Thursday, 19 September 2019
57% & a new excerpt.
To my first 200 supporters!
Thank you all so much for your generosity. With your backing I have now reached 57%! Apparently no Unbound campaign has made it to 50% without going on to get published, so this gives me great hope.
I really am touched by the love and support I have received thus far. As I go after this final 43%, it goes without saying that anything that you can do to help publicise the book within your networks would be so appreciated.
To celebrate reaching this point, I am sharing another short extract below. I hope you enjoy reading it.
10 September. 2013.
Dad is a bit distant, lethargic, and always tired. We’re worried that the light from his iPad is affecting his sleep, and are thinking about taking it away from him, but it feels cruel to do so. Frustratingly we don’t yet know what has caused his stroke. So far, the CT scans have been inconclusive due to the excess of blood on the brain, so we’re awaiting an MRI next week. We’re worried that the stroke could be related to his Renal Cancer but try not to dwell on it too much.
Instead, we take it a step at a time and quickly get into a routine. I start each day the same; getting up early, trudging with Boris along the laboriously muddy towpath, returning to make porridge and coffee. I enjoy the simple repetition of my morning activities, and find them strangely comforting; perhaps because I’m filling Dad’s shoes and that helps me to feel close to him. I do a bit of ironing, and generally potter and faff - wiping surfaces, stacking random pieces of papers into piles, straightening things out, channelling my anxiety into small domestic tasks. I sometimes even tidy Mum’s room for her, making her bed, folding and hanging her clothes which she leaves strewn about the place. This might seem like a bit of an odd thing to do, but she is always too tired to do it herself, and it makes me feel more in control to feel that she’s in control. We have lots of people to reply to, updates to send and phone calls to make. There is so much to do, day to day, that we coin the term ‘Dadmin.’
Word has got out of Dad’s misfortune, and we receive dozens of loving letters and emails every day. They come from friends, colleagues, ex pupils, family members - all urging him on. (Mostly with some kind of rowing terminology that eventually wears thin.) We read them out to him and his face pours with tears. It is like cartoon crying, where the tears shoot out vertically like water from a sprinkler. He cries and cries and cries. We debate whether he is crying in a positive way because he is touched and comforted or crying because he is sad. We fight about this because we all want to do the right thing by him and never know whether to go on, or to stop.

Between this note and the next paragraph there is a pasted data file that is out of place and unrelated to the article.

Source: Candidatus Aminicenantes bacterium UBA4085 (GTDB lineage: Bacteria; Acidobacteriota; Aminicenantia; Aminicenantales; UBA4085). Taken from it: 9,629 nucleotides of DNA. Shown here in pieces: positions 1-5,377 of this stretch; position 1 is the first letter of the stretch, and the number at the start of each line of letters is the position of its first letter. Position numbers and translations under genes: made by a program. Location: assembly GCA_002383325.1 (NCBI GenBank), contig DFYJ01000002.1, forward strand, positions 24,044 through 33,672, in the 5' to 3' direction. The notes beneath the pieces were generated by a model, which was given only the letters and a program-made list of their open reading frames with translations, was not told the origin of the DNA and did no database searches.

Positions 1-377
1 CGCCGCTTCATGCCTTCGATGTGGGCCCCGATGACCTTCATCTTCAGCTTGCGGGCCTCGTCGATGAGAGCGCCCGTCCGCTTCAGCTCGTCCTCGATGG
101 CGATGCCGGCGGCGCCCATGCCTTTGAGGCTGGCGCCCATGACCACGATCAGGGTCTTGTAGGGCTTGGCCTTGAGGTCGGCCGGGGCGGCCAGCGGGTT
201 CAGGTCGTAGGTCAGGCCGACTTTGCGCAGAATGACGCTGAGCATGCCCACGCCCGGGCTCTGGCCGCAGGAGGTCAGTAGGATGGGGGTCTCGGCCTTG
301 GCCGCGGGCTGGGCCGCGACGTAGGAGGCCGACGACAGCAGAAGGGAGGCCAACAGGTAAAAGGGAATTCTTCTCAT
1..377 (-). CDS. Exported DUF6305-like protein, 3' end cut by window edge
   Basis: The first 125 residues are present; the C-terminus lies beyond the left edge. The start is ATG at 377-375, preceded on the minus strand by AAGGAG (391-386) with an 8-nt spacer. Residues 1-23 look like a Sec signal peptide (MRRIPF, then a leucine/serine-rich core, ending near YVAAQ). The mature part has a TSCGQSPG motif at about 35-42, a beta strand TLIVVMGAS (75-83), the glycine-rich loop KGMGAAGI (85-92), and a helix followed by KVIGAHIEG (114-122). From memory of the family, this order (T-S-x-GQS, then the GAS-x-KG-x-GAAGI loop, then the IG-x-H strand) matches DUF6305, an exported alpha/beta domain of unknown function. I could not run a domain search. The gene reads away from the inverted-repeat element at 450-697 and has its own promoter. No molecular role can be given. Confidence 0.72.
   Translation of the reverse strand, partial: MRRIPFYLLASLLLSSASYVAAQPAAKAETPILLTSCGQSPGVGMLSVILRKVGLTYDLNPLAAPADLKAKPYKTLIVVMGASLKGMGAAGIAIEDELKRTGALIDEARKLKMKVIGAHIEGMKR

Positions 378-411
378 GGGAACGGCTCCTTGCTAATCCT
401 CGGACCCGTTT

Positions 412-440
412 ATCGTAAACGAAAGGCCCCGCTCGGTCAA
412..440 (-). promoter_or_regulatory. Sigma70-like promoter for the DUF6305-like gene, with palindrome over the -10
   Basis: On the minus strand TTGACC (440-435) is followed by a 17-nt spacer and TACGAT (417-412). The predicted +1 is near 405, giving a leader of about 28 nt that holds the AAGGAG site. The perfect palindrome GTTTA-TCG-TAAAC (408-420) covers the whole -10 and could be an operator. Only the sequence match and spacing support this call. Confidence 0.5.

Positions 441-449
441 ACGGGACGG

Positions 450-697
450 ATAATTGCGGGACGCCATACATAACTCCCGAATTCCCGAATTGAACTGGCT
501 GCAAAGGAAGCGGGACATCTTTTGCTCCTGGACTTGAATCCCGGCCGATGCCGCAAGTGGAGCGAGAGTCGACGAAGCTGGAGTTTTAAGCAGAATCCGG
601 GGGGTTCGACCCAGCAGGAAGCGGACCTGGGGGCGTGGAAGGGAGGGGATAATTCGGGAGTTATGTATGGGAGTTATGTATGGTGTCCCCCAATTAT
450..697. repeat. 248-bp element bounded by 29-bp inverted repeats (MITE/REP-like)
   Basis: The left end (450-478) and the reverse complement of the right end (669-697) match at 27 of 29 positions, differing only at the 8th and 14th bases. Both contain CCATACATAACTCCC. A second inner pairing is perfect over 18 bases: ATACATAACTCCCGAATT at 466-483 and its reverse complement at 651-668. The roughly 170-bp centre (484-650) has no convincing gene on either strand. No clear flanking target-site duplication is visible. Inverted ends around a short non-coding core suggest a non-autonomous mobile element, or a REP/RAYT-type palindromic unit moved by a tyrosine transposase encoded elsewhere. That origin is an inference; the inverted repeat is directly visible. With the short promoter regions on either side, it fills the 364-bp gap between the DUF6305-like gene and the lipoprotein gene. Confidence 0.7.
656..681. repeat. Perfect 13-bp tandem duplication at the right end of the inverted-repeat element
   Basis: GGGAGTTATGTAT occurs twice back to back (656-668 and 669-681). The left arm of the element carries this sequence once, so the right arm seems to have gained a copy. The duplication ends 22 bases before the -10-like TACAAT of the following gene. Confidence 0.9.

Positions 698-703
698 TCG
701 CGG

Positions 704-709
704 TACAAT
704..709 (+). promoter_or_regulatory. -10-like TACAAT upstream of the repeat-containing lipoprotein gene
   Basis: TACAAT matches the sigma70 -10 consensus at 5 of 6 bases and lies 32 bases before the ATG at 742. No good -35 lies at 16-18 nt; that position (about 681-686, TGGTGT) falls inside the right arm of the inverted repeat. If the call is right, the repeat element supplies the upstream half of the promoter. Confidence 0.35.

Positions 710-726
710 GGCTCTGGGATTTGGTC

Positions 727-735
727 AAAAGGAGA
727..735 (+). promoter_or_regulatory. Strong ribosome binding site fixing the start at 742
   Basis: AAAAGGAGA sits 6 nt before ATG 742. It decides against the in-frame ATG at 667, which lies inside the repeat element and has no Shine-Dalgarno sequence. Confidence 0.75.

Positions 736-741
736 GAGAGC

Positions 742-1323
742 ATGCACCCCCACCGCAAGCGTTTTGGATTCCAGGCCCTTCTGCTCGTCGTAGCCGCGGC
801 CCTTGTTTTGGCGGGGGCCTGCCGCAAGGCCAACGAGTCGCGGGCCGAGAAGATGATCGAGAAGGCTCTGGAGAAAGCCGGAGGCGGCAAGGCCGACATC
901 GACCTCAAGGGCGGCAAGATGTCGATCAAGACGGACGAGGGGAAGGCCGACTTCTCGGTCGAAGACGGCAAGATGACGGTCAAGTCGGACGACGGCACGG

The visiting hours are between 2 and 8pm, so between Mum, Oli, Kate and I we try to cover as much of that time as possible. We do an early shift, and a later shift. Mum normally does the evening shift, coming in with a nutritious home-cooked meal for him. This is particularly decadent on Sundays, when Bevan Catering carefully decants all the elements of a roast into a thermal container, transported into hospital inside in a pristine floral tea towel. A kind of homemade Deliveroo. Even in hospital, Mum’s standards for entertaining remain high, and she keeps a basket full of china mugs, Twining's English breakfast tea, fresh milk & dainty biscuits for any visitors or family who may come by. She brings a little bit of Mill Cottage to his bedside. She is incredibly strong and completely at home on the ward, slotting straight into her nursing role. She plumps Dad’s pillows, tucks him in, brings him fresh pyjamas, fresh pillow cases that smell of home. The last task of the day is helping him to brush his teeth, wash his face and hands, brush his hair, and generally get him as comfortable as possible.
Mum is determined that he will recover, and it takes up every second of her day, every ounce of energy. She has almost forgotten about herself, has lost her appetite and is channelling everything into him.
A night of poetry, spoken-word and music